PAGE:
The First Circuit recently ruled in favor of a policyholder in a case arising from the release of fumes from carpet tile and related materials throughout the insured’s building. This case has significant favorable implications for insureds seeking coverage for construction defect claims both in Massachusetts and elsewhere. The case is styled Essex Ins. Co. v. BloomSouth Flooring Corp., No. 06-2750, 2009 U.S. App. LEXIS 7896 (1st Cir. April 16, 2009).
In 2000 Boston Financial Data Services retained Suffolk Construction Corporation as general contractor for a project at its offices. Suffolk subcontracted with BloomSouth for the installation of carpet and related materials throughout the building. This work included testing and cleaning the concrete floor. BloomSouth itself subcontracted the installation to two other companies. One was charged with supplying the carpet and the other with installing it.
After the completion of the work, Boston Financial employees began to complain about odors in their offices and experienced headaches. In an effort to eliminate the source of the odors, one of BloomSouth’s subcontractors removed the adhesive under the carpet and installed new carpet tiles. The building continued to emit odors, however.
Boston Financial ultimately hired other contractors to repair the problem and sued Suffolk Construction and BloomSouth. The lawsuit alleged that BloomSouth was liable for installing the carpet in a defective manner, which caused “damage to and loss of use of the building.” In addition, the suit alleged that BloomSouth’s defective work caused Suffolk to spend money in an attempt to eliminate the alleged odor. Money was spent on, among other things, “the installation of carbon air filters to the ventilation system in the building” and “removal of the existing carpet tile and adhesives, bead-blasting of the concrete floor and replacement of the carpet tile and related materials.”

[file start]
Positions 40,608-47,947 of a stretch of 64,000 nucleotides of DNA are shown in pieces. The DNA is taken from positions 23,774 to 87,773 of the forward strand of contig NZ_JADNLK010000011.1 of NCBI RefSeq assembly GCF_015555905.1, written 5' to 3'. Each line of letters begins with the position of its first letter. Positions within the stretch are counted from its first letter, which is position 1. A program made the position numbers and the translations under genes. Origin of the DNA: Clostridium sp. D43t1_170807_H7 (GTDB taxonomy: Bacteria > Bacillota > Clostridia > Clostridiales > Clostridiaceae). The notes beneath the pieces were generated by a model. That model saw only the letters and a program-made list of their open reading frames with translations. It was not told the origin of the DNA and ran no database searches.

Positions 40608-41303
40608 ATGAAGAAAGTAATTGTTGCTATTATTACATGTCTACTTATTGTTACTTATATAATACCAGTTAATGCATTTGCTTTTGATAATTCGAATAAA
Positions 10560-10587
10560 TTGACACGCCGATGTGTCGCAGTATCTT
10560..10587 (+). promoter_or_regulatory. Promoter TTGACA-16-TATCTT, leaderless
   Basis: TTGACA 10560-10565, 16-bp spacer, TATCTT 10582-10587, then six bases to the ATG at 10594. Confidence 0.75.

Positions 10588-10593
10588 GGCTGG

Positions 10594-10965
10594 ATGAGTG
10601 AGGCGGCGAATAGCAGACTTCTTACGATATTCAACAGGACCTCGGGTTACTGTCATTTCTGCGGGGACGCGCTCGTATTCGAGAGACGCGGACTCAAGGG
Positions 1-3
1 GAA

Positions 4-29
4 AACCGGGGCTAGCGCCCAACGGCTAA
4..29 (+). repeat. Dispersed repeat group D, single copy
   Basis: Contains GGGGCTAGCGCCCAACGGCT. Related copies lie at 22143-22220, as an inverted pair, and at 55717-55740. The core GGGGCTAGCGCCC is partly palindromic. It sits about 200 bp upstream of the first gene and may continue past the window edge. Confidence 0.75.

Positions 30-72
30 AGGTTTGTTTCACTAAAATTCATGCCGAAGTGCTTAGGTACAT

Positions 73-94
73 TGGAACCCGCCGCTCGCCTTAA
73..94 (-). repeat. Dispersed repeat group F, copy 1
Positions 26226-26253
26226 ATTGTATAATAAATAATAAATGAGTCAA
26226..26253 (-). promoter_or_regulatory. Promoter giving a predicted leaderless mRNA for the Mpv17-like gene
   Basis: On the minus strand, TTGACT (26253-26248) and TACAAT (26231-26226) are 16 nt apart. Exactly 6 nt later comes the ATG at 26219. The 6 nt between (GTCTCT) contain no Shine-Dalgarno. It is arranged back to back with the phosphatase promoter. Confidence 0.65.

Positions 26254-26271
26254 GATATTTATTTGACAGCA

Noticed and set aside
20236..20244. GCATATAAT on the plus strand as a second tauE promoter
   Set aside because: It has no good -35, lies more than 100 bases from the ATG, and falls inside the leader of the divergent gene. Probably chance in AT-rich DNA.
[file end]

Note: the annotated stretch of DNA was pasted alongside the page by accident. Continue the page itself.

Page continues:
The defendants both sought coverage under a CGL policy that Essex had issued to BloomSouth. Essex declined to defend BloomSouth, and the trial court found in favor of the insurer. BloomSouth appealed.
As a preliminary matter, the First Circuit declared that the suit against BloomSouth sought recovery for “property damage.” The First Circuit ruled that the odors in the building, which the insured described as a “locker room” smell, had resulted in physical injury to tangible property. Significantly, the court rejected the insurer’s contention, and the rule followed in many state courts, that “property damage” requires tangible injury to the physical structure itself.
With the foundation that the insured had experienced “property damage” the court of appeals went on to rule that the “business risk” exclusions were inapplicable. First, the court held that because there was physical injury to the building, the “impaired property” exclusion did not apply. Next, the court found that the “your product” exclusion did not apply because the building experienced damage over and above the damage to the carpet.
This case is particularly significant, because most state courts have refused to find that unhealthy air or “odors” in a building amounts to property damage. This First Circuit opinion outlines an effective game plan for policyholders seeking to obtain coverage for mold or “sick buildings.” Also, this case is significant because the court recognized the importance of the “reasonable expectations” of the policyholder.